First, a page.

If you have either applied for or been granted U nonimmigrant status, you might wonder whether you can travel outside the United States. Unfortunately, it is extremely difficult to do so without jeopardizing your U application or status.
Keep reading for information about why traveling outside the U.S. in U status or while your U visa is pending, is not a good idea. For more general information about other U visa topics, see articles on U Visas for Crime Victims Assisting Law Enforcement.
All people who apply for an immigration benefit with U.S. Citizenship and Immigration Services (USCIS) must provide an address where they can be reached. If you filed your application in the U.S. and you travel extensively while a decision is pending, you might not get important mailings from USCIS.
Missing a scheduled appointment or a deadline to submit requested evidence could lead USCIS to believe that you have abandoned your application or give it reason to view your application less favorably.
A pending application for U status does not give you any reentry privileges. Let's say you submitted your Form I-918, Application for U Nonimmigrant Status from within the U.S. and you travel abroad before getting a decision from USCIS. Unless you have another valid visa that allows you to travel in and out of the U.S. (such as an F-1 student visa), you will be stuck outside the U.S. until USCIS is done deciding on your application and has transferred it to the nearest U.S. embassy or consulate for what is known as "consular processing."
Some consulates are busier than others. This can add months of wait time before you obtain your visa and can return to the United States. What's more, if your U application is ultimately denied, you will not be able to return to the U.S. without first applying for a different visa.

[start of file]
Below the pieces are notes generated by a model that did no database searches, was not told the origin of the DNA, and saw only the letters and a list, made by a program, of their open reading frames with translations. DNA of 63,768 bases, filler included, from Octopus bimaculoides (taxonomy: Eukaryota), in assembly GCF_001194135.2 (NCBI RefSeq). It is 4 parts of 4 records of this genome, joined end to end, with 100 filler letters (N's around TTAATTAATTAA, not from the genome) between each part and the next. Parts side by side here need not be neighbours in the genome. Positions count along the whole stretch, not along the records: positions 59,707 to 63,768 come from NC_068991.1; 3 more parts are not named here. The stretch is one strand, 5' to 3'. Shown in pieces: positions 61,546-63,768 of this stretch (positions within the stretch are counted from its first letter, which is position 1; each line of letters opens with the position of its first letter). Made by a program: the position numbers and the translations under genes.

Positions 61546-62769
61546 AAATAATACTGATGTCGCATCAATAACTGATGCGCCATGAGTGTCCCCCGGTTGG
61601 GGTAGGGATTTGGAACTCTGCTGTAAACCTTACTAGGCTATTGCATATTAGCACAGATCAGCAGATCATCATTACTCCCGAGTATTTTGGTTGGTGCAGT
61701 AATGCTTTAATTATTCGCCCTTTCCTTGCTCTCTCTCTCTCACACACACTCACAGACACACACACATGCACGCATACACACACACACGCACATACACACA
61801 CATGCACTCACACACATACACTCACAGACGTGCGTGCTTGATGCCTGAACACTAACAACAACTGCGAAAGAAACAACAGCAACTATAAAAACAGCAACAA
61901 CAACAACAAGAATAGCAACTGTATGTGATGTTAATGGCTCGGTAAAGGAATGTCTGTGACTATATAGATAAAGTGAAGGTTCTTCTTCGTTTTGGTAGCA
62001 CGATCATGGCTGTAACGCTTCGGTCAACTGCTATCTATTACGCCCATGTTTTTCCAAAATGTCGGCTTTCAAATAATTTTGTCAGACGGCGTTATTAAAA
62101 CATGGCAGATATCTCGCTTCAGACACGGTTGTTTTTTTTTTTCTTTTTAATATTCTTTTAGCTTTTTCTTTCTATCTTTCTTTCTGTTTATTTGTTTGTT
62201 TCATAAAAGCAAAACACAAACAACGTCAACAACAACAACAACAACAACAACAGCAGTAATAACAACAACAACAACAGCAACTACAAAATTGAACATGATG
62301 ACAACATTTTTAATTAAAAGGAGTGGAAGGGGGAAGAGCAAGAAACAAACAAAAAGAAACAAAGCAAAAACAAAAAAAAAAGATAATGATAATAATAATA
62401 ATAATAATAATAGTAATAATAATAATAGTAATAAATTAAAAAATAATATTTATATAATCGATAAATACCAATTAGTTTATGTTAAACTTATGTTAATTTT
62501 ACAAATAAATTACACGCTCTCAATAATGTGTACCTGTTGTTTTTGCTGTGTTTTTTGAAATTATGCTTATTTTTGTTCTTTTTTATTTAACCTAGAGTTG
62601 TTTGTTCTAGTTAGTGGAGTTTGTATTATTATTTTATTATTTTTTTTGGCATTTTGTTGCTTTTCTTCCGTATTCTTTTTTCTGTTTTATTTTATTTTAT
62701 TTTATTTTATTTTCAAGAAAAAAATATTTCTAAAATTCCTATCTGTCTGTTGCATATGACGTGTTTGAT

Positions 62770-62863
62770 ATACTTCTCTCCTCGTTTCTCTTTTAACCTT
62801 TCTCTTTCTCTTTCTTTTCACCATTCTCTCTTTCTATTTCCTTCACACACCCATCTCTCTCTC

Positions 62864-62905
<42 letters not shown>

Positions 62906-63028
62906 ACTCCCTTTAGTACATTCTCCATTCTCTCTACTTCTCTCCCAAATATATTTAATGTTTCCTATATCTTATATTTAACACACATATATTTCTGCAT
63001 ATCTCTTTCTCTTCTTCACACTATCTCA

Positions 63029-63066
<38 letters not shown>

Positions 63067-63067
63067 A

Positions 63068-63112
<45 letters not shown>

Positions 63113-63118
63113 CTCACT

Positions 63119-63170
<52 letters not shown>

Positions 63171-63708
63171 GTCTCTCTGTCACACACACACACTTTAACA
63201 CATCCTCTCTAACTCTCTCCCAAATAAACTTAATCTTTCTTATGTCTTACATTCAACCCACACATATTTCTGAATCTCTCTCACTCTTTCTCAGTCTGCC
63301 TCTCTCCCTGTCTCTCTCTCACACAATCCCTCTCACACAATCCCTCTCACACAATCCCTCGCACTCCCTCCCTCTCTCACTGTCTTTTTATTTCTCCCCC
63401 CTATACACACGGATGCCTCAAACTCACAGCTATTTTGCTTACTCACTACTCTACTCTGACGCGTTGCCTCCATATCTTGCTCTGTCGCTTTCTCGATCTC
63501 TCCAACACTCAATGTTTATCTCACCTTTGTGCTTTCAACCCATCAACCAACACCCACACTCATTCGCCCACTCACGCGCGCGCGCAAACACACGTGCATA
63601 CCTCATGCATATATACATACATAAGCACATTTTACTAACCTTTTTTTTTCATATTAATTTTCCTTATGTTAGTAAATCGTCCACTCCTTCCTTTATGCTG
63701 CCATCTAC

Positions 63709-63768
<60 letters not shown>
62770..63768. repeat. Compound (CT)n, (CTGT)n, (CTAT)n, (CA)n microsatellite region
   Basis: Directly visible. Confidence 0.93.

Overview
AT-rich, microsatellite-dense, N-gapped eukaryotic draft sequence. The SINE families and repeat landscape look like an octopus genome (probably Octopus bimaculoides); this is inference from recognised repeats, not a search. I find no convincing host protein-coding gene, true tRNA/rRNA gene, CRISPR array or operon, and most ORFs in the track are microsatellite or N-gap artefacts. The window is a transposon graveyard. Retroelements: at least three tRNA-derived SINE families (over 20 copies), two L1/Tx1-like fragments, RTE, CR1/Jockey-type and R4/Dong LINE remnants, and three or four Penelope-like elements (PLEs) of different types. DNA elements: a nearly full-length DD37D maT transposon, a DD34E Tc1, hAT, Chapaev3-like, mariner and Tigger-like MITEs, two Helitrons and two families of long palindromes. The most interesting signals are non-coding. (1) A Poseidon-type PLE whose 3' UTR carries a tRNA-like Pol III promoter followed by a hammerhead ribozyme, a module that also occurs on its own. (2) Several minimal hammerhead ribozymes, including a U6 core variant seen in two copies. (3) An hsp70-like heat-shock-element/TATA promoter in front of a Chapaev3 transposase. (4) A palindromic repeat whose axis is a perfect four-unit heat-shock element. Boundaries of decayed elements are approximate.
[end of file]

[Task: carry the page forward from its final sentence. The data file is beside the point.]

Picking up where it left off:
Unfortunately, there is no opportunity for U applicants to obtain what is known as "advance parole" for a short trip outside of the U.S. (available to people with pending applications for some other immigration benefits). Therefore, applicants should not travel outside the U.S. unless an emergency situation requires it.
Another one of the main eligibility requirements for a U visa is that you are actively providing helpful information to law enforcement officials to assist in investigating and prosecuting the criminals who victimized you. Even after being granted U status, you must continue to cooperate with police officers, prosecutors, and other government officials.
If you travel outside the U.S. while your application is pending or even after you receive approval, you might jeopardize your status, because USCIS could determine that you are unable to adequately help law enforcement if you are out of the area for an extended amount of time.
Additionally, all U applicants must prove to USCIS that they suffered "substantial physical or mental abuse" as a result of being the victim of a serious crime. While many abuse victims are able to travel, USCIS might question the extent of your injuries if you are traveling long distances or to countries without adequate medical care, or if you are going on a trip for pleasure.
For example, if you are claiming that you suffer from anxiety and post-traumatic stress disorder (PTSD) as a result of a kidnapping crime and you decide to take a cruise vacation with friends, the USCIS officer adjudicating your case might question whether you truly have "substantial" psychological injuries resulting from the crime.